Canada needs some new institutional and constitutional arrangements. The recent Canada Supreme Court decision on aboriginal title specifies a devolved trusteeship. Aboriginal title does not supply individual ownership, but the right of an aboriginal group to sustain the values of an area of land for present and future generations. It is an advanced concept that should be applied to all resource dependent communities. Devolution of trusteeship of public lands and forests from Provincial capitals to local areas or regions is a promising solution. A responsible institutional arrangement would be a local trust with and elected board and professional resource managers to ensure sustainability. Media articles on aboriginal title have focused on the impact on existing privateers on public lands. Revenue sharing is seen as the solution. Provincial governments have long experience of resource development revenue sharing. It is not foundation for sustainability, but an incentive for over-exploitation. It is the mechanism used by governments to transfer wealth from the hinterland to the city. It has been the primary motivator for the failure of provincial governments to exercise adequate trusteeship of public lands and the environment.
At the national or federal level, we need to think about constitutional arrangements that will move the focus from our overgrown southern cities to more stable communities and economic development within the middle belt across Canada. An economy that refines, processes and adds value to raw resources will give more employment and long term stability. We need not add to Canada's long list of ghost towns and male dominated work camps. Male dominated work camps are not a feature of the city, except perhaps the House of Commons.
Canada's Parliament and constitutional democracy embeds southern city bias and perspectives because our elected House of Commons represents population. The present 41st Parliament will go down in history as the time of the Senate scandal. We should hardly be surprised that there are a few pigs at the trough in this unelected remnant of the feudal House of Lords. Rather than just report the titillating details of the scandal, the media should view the problem as an indicator that Canada needs to make some improvements to its democracy and constitution. The first option is to abolish the Senate. The media aired this idea for a few days until it was determined that a constitutional reform effort involving the provinces would be needed. Too difficult and lengthy to attempt, it seems. Progressive reform of the Senate got little media attention for the same reason. Canada was not built by backing away from difficulties or challenges. The terrain, climate and biology of Canada are challenging. We need to remember where we live, and we need vision for this land.
The media interviewer, like most Canadians, is a little too polite, with a tendency to swallow any answer, and a reluctance to press hard questions. Politicians have wallowed in the Senate scandal and tried to score points by throwing mud. None of the political parties has offered real solutions for reform. Constitutional reform involving the Provinces is possible and can be accomplished. This should not be accepted as an excuse for failure to make democratic progress through Senate reform. The real reluctance is centered around the fact a democratically elected Senate would mean a reversal of the trend toward concentration of power in the Prime Minister's office. An elected Senate that represents areas, cultures and places could supply needed balance in Canada's democracy. Such a Senate would not give us the problems of US democracy.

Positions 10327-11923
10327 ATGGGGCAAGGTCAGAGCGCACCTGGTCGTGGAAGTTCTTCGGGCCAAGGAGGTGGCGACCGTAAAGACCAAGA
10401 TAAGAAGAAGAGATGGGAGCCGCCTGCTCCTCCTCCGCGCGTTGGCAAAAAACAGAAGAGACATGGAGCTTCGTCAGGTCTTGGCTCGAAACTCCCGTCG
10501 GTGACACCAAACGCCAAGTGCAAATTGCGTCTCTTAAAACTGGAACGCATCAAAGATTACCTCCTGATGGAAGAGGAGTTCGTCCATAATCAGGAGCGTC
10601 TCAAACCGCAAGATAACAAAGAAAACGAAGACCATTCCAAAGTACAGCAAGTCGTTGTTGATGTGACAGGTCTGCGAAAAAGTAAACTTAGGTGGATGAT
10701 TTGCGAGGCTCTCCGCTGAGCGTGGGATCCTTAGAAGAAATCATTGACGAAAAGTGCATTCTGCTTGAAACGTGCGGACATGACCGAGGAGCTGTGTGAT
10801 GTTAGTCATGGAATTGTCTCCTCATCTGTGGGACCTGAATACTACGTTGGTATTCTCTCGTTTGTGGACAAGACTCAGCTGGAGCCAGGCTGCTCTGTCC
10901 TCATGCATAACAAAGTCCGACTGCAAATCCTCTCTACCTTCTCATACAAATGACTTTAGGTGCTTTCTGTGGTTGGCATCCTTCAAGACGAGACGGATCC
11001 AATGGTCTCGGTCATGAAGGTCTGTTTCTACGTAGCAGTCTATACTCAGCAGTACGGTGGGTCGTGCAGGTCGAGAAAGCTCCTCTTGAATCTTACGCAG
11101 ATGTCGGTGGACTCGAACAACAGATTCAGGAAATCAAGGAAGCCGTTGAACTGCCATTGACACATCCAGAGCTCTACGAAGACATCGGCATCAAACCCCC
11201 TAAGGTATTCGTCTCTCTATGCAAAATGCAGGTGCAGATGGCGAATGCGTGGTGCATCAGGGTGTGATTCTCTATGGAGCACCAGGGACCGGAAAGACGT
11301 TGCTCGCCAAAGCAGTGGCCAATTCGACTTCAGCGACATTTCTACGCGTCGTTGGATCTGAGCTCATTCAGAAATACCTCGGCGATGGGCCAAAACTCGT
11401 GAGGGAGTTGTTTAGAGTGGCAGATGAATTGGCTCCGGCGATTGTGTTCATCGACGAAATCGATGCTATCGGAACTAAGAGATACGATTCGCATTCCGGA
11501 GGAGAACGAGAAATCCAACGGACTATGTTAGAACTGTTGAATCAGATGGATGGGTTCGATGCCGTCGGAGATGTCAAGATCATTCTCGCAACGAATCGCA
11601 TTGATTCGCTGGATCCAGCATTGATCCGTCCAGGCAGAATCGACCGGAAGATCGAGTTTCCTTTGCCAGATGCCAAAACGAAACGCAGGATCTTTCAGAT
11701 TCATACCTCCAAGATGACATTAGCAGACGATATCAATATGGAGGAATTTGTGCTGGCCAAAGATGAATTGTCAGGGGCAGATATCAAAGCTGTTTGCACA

An elected Senate is not just an abstract political concept. It will bring real economic and social benefits to Canada. First Nations, Inuit and French cultures will feel more at home in Canada. Area based representation will move Canada's focus from the southern developed strip. Southern cities are already experiencing the effects of over population.
Senate reform needs to involve the Provinces. However, some simple formula for a fixed number of senators from each province, as is the case in USA, will not suit Canada's geography. Major cities are places that could elect a senator. Representation of regions, rural areas or geographic regions within Provinces and Territories would be the central component of Senate seat constituencies. French, Inuit and First Nations cultures also need to be represented. Obviously, there will be considerable debate owing to the varied nature of our geography and history. Prince Edward Island will want at least one Senate seat although it has approximately eighteen percent of the area and population of Vancouver Island. The problems are not completely intractable and some flexibility will be required.
Canada heads towards another federal election and the media needs to keep solutions to the defunct Senate on the agenda. At elections, the average Joe realizes that he is just being tweaked by favorable noises in an agenda set by politicians. The main aim is for a few politicians to gain power for a few years. Considerable apathy at elections is to be expected. The media can play an important role in expanding the agenda and election debates. An elected and effective Senate would widen the distribution of power in Parliament and protect democracy. Senate reform is an opportunity for a new vision for the country, to move to a more mature and stable economy through greater processing and better use of our natural resources. It will mean a better quality of environment and greater stability of communities in Canada's mid belt. A Senate that represents land area and cultures will balance the representation of population. It will bring better stewardship to the environment and extend democracy to the land.